Especially if you’re a sales manager also acting as an account manager, you may need to transfer certain skills and/or add to your skill set to be successful.
Strong communication skills, the ability to build trust, industry experience, and organization skills are all important for account managers.
To successfully complete the day-to-day responsibilities of an account manager, you need to be proactive with managing every account and build strong relationships.
Customers are more likely to stay with a company they believe truly cares about and values their business.
- Take advantage of your CRM. Not only is a CRM perfect for organizing customer information, but you can also use it to track customer conversations with sales, customer service, and account managers. Use your CRM to understand which accounts to prioritize, too, such as through reviewing deal value.
- Do your research. In addition to getting account info from sales, review company information, news, blog articles, and info on your point of contact. What are their goals? What are their pain points? What do they need advice on? Check your customer’s social media accounts, such as LinkedIn, on a regular basis to view what’s important to them on a personal and professional level.
- Recognize customer needs. Listen to what the customer says, but read between the lines on what they say they want and what they really need. Share resources that will help customers both use your product (e.g., case studies) and thrive in their industry (e.g., industry reports). Also look for up-sell opportunities, but don’t push an up-sell if it’s not going to add value to your customer’s life.
- Communicate with sales. If in separate departments, sales and account managers need to communicate on a regular basis (especially when handing off new customers). What features or add-ons did the customer purchase? Did the customer mention anything at purchase that might affect their account later on (e.g., talks of an acquisition)? You’ll also need to coordinate with sales on up-sell or upgrade opportunities.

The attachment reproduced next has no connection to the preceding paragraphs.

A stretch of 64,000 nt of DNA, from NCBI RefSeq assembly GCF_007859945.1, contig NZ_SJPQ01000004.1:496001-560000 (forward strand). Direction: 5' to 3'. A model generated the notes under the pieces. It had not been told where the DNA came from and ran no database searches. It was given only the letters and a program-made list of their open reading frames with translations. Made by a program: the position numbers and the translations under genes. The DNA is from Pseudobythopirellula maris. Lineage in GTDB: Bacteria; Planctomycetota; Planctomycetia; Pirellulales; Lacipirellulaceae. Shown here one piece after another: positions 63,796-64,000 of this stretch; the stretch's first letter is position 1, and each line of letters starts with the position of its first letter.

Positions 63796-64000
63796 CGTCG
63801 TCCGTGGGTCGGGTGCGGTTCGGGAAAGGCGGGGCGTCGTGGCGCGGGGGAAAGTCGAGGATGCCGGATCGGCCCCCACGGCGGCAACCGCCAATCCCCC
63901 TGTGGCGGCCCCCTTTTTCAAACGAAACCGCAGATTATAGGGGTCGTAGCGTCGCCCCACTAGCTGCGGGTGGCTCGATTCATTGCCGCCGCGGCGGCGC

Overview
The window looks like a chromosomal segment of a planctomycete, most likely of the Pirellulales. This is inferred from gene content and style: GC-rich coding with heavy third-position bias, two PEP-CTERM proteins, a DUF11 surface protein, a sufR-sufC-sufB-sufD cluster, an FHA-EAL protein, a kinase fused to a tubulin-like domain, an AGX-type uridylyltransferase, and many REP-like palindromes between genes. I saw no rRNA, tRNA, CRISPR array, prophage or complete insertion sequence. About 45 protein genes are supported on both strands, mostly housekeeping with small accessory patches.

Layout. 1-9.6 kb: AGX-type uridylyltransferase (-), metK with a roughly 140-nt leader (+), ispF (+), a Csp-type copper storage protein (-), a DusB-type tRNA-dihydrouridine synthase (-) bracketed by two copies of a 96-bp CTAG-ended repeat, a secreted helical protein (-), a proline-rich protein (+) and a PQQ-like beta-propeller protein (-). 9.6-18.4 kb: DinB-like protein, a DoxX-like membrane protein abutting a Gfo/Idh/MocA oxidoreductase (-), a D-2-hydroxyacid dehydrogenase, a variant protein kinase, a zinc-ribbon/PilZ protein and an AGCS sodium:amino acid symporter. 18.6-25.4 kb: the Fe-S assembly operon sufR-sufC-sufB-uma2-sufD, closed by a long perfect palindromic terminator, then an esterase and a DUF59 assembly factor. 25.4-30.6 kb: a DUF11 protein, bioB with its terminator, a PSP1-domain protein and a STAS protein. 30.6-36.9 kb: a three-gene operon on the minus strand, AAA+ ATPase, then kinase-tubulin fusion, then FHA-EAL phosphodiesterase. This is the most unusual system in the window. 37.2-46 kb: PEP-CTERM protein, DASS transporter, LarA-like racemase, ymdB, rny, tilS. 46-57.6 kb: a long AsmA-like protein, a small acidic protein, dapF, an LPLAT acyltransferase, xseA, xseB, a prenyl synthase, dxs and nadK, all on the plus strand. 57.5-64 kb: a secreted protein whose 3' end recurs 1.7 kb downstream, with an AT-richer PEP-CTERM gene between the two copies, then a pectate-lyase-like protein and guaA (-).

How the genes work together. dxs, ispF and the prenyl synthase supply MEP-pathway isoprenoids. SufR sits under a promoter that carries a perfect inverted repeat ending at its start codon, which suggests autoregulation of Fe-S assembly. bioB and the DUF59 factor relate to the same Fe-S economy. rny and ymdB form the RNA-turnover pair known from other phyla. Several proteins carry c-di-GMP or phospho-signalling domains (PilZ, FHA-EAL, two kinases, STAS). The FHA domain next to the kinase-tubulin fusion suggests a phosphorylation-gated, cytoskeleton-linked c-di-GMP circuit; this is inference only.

- Pay attention to account metrics. Track how your relationship with each of your customers is progressing and be able to communicate results to high-level management. Retention rate, customer churn rate, customer satisfaction score, and support calls/emails are all important KPIs to track the health of customer relationships.
Unlike sales, which is short-term focused (e.g., closing the deal), an account manager needs to have a long-term mindset. In addition to the above practices, keep an eye out for external factors that could affect your account, such as competitor products.
The goal of account management is to both provide value and communicate that value to your customers.
A quality product or service is essential, but a customer is more likely to stay with your company if they believe you have their best interests at heart.
Get Started as an Account Manager
Now you know the account management definition, it’s up to you to decide if it’s for you.
Although similar to sales, account management requires more customer nurturing skills to ensure that customers stay satisfied with your company.
Adding continual value to the customer’s business is key to account management and successful continuation of the relationship that sales began.